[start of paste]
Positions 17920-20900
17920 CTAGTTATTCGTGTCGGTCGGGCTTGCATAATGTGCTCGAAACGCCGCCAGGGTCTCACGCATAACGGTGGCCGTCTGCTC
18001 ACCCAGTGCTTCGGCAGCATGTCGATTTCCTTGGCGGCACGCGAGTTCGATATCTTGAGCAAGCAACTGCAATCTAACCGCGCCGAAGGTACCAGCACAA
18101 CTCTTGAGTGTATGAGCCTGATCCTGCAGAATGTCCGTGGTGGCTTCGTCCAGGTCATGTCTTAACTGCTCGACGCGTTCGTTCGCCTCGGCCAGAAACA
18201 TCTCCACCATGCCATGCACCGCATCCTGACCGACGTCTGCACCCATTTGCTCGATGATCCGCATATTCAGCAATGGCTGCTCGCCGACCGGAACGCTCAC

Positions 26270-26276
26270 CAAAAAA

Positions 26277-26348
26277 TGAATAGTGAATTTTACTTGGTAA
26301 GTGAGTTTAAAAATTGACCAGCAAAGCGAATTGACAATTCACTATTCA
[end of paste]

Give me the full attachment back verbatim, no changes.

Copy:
Positions 17920-20900
17920 CTAGTTATTCGTGTCGGTCGGGCTTGCATAATGTGCTCGAAACGCCGCCAGGGTCTCACGCATAACGGTGGCCGTCTGCTC
18001 ACCCAGTGCTTCGGCAGCATGTCGATTTCCTTGGCGGCACGCGAGTTCGATATCTTGAGCAAGCAACTGCAATCTAACCGCGCCGAAGGTACCAGCACAA
18101 CTCTTGAGTGTATGAGCCTGATCCTGCAGAATGTCCGTGGTGGCTTCGTCCAGGTCATGTCTTAACTGCTCGACGCGTTCGTTCGCCTCGGCCAGAAACA
18201 TCTCCACCATGCCATGCACCGCATCCTGACCGACGTCTGCACCCATTTGCTCGATGATCCGCATATTCAGCAATGGCTGCTCGCCGACCGGAACGCTCAC

Positions 26270-26276
26270 CAAAAAA

Positions 26277-26348
26277 TGAATAGTGAATTTTACTTGGTAA
26301 GTGAGTTTAAAAATTGACCAGCAAAGCGAATTGACAATTCACTATTCA